Problems with the returns you have submitted
Help with your Tax Return guide
If you realise that you have made an error on your tax return
There are time limits for correcting mistakes on tax returns. Tax returns can be amended within 12 months of the normal 31 January filing deadline (extended if the return is issued late). This should be done on-line for returns originally submitted on-line and on paper for returns originally submitted on paper.
After this, taxpayers may make a claim for overpayment relief up to four years from the end of the relevant tax year. There are strict conditions about overpayment relief and it may not be available in all circumstances. You will normally need professional advice to make an overpayment relief claim. After 4 years, the figures become final.
If HMRC raised an estimated tax demand, a ‘determination’, then you have 3 years from 31 January filing date, or 12 months from the issue of the determination, if this is later, in which to file a return and replace the estimate. After this, the only option is Special Relief. This will only apply in very exceptional circumstances.
Correcting your tax return https://www.gov.uk/self-assessment-tax-returns/corrections
Overpayment relief – Technical information on HMRC website https://www.gov.uk/hmrc-internal-manuals/self-assessment-claims-manual/sacm12000
Special Relief – On TaxAid website – tax debt guide bankruptcy – last item on page.
Penalties for errors and mistakes on returns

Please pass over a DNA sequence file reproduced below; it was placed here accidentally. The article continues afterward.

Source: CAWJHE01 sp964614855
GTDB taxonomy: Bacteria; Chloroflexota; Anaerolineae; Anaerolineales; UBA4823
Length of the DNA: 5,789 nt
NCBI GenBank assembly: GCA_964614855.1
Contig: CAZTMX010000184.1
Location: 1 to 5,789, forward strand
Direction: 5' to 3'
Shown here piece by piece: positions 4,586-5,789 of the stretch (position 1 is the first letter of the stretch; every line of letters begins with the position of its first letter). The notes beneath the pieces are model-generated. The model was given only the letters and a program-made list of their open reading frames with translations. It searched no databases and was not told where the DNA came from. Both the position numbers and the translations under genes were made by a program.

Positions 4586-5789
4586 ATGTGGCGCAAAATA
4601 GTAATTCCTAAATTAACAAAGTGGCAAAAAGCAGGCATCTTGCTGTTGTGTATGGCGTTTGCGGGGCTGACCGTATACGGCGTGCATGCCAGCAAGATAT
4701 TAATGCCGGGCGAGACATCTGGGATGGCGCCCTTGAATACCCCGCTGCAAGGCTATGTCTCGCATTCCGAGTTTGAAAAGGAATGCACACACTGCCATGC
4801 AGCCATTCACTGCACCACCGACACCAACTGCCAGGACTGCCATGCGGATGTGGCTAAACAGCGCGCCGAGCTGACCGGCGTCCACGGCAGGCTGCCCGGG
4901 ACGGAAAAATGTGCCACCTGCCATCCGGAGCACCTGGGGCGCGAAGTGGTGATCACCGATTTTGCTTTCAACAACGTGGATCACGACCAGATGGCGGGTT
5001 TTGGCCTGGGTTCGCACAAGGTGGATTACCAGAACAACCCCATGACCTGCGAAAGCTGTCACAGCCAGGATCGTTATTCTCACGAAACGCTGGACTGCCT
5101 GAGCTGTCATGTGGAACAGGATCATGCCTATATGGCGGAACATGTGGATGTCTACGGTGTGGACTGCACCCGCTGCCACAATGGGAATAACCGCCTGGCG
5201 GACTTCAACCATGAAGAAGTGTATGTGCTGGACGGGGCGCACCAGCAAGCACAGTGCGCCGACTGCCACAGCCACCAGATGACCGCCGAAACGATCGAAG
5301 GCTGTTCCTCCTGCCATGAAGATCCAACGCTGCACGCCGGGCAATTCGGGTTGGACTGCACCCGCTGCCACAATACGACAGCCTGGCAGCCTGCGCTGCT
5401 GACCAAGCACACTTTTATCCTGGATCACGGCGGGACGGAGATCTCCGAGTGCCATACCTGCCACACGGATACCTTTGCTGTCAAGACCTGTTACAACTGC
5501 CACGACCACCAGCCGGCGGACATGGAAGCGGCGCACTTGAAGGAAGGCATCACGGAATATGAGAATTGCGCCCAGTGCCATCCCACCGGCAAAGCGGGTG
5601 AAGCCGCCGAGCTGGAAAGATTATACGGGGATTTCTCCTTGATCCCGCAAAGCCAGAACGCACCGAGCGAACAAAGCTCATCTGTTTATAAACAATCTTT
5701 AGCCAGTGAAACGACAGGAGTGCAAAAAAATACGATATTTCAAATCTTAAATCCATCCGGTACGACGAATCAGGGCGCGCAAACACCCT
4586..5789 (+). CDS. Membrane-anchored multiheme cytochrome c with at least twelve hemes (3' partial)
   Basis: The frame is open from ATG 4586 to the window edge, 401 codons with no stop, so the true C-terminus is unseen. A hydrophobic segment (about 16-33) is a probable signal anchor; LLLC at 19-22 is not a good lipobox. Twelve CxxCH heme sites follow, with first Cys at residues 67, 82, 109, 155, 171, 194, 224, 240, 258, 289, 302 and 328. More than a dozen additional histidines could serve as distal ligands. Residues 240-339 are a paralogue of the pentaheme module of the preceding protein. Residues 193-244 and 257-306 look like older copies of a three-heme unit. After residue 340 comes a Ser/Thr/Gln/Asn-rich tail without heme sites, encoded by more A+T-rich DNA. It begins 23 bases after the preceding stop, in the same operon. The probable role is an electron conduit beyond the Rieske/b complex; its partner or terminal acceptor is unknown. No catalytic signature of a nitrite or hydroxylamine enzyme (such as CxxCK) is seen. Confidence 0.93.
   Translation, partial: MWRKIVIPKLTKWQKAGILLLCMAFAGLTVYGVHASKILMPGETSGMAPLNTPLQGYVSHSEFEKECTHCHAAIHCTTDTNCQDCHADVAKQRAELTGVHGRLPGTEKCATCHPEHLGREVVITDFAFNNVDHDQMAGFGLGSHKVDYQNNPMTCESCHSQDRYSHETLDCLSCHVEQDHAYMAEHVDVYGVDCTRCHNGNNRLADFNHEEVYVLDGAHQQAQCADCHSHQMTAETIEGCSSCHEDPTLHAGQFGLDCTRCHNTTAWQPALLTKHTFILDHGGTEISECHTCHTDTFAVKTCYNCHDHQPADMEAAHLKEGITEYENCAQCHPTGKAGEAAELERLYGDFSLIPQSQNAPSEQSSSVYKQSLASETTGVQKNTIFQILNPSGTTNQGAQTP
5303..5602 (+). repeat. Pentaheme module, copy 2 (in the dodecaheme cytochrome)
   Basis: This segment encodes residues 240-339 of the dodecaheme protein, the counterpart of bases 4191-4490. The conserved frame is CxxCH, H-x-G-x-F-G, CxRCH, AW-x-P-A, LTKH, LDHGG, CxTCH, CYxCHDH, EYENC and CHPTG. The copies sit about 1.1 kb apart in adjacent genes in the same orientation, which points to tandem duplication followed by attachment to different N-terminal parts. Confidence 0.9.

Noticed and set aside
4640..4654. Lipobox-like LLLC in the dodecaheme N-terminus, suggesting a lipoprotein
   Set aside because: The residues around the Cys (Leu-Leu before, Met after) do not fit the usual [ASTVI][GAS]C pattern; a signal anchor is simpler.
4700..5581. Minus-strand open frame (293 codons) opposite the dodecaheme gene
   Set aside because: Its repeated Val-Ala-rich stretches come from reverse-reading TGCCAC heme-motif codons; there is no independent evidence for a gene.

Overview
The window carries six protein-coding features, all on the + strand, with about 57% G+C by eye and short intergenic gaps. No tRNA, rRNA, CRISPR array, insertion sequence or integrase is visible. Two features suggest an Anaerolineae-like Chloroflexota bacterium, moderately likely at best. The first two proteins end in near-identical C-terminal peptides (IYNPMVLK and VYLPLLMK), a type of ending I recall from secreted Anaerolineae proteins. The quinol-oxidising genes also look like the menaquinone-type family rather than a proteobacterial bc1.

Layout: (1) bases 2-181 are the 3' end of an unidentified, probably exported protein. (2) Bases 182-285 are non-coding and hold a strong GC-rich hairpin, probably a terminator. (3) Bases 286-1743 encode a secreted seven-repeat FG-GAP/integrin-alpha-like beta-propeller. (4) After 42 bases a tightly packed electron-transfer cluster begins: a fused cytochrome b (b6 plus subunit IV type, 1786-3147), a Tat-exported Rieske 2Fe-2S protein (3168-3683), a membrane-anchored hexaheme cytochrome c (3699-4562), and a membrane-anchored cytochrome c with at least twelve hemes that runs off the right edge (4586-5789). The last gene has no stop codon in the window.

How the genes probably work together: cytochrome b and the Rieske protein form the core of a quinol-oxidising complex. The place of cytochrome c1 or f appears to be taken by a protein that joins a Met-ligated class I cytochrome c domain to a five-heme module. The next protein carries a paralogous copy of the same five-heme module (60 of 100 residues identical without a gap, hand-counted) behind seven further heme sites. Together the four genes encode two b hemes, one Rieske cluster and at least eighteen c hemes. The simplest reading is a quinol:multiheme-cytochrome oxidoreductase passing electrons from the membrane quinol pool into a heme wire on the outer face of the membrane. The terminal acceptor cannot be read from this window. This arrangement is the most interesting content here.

There is a ‘behaviour based’ system of penalties for inaccuracies on tax returns. These range from 0% to 100% of the tax underpaid (or refund over claimed). 0% applies where a taxpayer has taken reasonable care, but later discovers an error and discloses this to HMRC. At the other end of the scale, 100% penalties can apply when a taxpayer deliberately makes a false return, conceals the fact and only accepts the position following a challenge by HMRC.
Reasonable care – no penalty;
Careless behaviour – 0% and 30% ; if after prompting by HMRC- 15% minimum applies.
Deliberate misstatement –20% and 70%; if after prompting by HMRC – 35% minimum applies.
Deliberate misstatement, which is then concealed – penalty between 30% and 100%; if after prompting by HMRC – 70% minimum applies.
There is detailed technical guidance on these terms on the HMRC website at https://www.gov.uk/hmrc-internal-manuals/compliance-handbook/ch81110
This means that it is most important to take care, and take advice, before submitting returns to HMRC.
How HMRC processes tax returns
Once you have sent in your tax return, HM Revenue and Customs (HMRC) processes that information. HMRC deals with tax returns on the basis of ‘process now, check later’. If you file your return on-line, there are a few basic checks as you enter the figures; but this is no guarantee that the return is correct.
If you file on paper, HM Revenue and Customs put the information on to their computer system. At this stage the tax office may correct any ‘obvious mistakes or errors’ in the return. They will tell you if they make any corrections.
Sometimes they call to ask about figures if they think this will resolve a problem quickly. But the form is not checked beyond this.